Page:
Later on Jack is summoned to his father’s office, where he’s asked to sign a statement that conveniently leaves out any mention of booze. It turns out the husband of the deceased woman is suing the hospital, and if Christian’s substance abuse comes to light it will not only be a financial disaster, but will end the career of the celebrated spinal surgeon. While Jack is initially apprehensive about signing his name to the doctored account, his father is able to offer the love and approval Jack has always longed for, capped off by a loving hand to his son’s shoulder which seals the deal. Deep down Jack knows that his father’s approval is false, but he’s so desperate to possess it that he’s willing to embrace such a vile lie. At least initially.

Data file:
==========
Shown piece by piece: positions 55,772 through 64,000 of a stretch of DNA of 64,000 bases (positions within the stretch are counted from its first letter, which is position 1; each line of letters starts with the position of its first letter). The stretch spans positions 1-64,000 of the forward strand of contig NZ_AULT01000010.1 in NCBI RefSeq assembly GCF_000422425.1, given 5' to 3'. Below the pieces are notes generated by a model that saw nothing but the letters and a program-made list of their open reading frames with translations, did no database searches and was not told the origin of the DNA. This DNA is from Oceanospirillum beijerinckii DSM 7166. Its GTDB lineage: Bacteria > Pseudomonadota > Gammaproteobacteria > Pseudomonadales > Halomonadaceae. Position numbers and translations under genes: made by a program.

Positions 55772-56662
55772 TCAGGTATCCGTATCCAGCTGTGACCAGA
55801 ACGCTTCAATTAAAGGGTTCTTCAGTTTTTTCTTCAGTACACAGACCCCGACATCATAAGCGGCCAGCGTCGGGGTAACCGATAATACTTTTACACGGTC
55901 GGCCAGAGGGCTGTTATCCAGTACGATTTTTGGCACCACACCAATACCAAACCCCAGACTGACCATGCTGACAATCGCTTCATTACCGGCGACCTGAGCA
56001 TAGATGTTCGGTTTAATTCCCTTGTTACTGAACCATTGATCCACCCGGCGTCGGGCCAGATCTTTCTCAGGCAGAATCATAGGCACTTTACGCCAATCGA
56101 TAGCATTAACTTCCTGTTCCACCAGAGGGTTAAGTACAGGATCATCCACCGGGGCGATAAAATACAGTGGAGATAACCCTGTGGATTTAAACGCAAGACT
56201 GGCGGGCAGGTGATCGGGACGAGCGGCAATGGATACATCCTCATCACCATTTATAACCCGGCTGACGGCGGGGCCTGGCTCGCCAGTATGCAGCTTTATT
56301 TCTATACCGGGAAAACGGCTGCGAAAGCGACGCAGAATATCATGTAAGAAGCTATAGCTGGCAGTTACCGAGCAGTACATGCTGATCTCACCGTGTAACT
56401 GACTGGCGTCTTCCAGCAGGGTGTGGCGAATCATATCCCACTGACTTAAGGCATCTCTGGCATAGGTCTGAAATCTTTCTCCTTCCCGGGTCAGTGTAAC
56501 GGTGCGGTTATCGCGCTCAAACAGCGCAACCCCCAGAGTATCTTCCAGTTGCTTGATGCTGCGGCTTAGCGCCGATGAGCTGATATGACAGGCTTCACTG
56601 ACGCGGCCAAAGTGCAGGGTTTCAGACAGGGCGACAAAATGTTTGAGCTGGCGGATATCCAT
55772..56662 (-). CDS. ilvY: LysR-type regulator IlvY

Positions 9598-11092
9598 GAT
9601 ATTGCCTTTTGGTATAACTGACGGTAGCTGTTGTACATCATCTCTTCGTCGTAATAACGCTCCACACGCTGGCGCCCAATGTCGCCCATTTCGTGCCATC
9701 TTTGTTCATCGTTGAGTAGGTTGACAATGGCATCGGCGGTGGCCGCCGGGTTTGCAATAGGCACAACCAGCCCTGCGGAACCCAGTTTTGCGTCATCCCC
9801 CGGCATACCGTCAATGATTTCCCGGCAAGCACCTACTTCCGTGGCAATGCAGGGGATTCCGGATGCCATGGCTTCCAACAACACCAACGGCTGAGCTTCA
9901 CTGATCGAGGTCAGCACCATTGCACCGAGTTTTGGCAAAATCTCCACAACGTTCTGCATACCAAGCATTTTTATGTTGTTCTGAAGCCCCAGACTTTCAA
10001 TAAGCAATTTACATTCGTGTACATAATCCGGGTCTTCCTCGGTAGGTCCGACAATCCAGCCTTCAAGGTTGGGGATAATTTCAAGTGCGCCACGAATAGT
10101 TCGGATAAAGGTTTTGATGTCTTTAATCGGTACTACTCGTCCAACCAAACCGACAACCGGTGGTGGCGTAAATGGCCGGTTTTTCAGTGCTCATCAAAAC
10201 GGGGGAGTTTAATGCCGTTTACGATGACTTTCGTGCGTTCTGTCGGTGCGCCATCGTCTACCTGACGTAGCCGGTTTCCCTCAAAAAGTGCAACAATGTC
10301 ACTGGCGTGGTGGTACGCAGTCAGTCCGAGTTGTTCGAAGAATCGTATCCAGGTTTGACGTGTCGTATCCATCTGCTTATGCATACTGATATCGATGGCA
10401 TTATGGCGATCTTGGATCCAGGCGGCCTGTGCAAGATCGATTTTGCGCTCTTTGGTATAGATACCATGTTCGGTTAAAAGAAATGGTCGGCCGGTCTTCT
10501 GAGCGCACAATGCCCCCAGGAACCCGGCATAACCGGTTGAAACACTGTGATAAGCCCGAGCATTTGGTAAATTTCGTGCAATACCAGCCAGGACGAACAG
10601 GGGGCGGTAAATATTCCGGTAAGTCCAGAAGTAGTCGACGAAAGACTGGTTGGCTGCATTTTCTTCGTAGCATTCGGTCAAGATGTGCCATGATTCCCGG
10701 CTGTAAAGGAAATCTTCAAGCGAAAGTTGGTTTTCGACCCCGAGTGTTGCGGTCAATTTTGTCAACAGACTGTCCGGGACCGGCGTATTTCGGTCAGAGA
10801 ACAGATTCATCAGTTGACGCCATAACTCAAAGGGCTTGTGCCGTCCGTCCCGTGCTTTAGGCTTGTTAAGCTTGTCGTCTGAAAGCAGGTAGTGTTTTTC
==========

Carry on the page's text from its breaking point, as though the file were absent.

Later on Jack witnesses his father talking to the woman’s husband who also receives a hand to the shoulder, revealing the gesture to be nothing more than a form of selfish manipulation. Christian might be a great surgeon but he’s a terrible father and person, and seeing the exchange wakes Jack out of the slumber his father has lulled him into.
All that’s left is a formal hearing to the hospital board, where Christian coolly deflects any blame from himself as Jack looks on in anxious horror. But he keeps his mouth shut until it’s revealed that the woman was pregnant, which ends up being too heavy a burden for Jack’s conscious to carry. He exposes his father’s guilt while Christian looks on in shock as his medical career comes to an end. This powerful moment also reveals what Jack’s mother meant when she called her son out for “what he did” back in “White Rabbit”, and it serves as one of the most-powerful moments of LOST’s first season.